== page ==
Presentation #110.41 in the session “Stellar/Compact (Poster)”.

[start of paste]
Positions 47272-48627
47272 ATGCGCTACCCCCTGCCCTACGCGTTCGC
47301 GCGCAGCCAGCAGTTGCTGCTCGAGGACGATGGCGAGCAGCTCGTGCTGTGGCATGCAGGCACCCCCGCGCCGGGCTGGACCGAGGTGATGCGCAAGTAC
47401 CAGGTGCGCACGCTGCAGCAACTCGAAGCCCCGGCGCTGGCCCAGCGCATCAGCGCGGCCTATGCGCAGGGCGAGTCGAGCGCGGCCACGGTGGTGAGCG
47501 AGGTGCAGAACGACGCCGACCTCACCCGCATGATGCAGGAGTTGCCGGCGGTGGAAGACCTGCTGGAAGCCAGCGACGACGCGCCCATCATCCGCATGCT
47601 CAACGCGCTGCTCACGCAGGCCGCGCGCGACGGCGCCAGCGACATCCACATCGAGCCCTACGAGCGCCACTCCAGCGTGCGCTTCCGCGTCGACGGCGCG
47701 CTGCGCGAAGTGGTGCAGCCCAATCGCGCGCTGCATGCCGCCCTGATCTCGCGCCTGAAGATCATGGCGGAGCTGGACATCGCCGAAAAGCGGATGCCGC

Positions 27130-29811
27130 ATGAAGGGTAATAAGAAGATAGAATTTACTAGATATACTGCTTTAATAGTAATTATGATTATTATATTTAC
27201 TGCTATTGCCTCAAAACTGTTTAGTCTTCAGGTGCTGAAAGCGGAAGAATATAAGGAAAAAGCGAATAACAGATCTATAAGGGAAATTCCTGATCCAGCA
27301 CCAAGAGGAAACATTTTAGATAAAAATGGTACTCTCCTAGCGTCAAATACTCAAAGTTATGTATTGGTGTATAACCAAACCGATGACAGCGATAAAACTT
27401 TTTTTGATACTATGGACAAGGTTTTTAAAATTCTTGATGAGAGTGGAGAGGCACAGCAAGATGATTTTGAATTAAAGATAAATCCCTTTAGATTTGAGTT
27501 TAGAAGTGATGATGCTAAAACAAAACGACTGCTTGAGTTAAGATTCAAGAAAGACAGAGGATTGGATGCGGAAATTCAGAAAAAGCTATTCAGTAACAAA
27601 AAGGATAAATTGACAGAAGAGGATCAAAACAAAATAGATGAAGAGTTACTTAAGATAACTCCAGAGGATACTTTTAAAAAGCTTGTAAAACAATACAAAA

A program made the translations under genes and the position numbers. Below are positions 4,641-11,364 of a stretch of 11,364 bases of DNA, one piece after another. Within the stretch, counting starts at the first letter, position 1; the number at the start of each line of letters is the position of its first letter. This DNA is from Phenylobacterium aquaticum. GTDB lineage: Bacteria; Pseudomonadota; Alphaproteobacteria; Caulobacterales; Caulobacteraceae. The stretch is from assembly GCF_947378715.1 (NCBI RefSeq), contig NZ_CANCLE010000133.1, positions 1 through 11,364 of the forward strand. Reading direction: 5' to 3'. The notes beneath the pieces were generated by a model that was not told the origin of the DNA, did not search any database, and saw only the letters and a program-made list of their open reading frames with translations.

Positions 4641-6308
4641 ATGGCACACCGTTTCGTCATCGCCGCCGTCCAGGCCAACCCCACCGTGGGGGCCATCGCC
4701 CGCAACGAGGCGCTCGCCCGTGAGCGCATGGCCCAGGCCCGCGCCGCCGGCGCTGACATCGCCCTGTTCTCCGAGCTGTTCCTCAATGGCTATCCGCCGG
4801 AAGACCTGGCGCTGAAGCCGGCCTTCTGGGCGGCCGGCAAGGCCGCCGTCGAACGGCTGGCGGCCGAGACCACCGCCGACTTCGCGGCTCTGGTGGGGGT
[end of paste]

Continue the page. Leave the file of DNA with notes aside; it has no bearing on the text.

Accreting black holes such as those in X-ray binaries and active galactic nuclei, often show signatures of time lags between different X-ray bands. Hard lags are typically associated with fluctuations in the accretion flow, while soft lags are explained by the light-crossing time between the corona and the disk (reverberation). The radiation component reprocessed in the disk, which shows characteristic reflection features such as the iron K emission, is commonly assumed to respond instantaneously to any variability in the corona. Here we explore a new source of soft lags caused by the time that reflected photons take to diffuse in the hot layers of the illuminated accretion disk. By only considering electron scattering, we estimate the time spent by the random walk of photons in the disk atmosphere. We show that this process, which is a function of the gas density, increases the X-ray lags and can produce an enhancement of the reverberation signal in the lag-energy spectrum. We argue that this process is responsible for the apparent discrepancy observed in the strength of the reflection component required by current models to reproduce both the lag-energy and flux-energy spectra.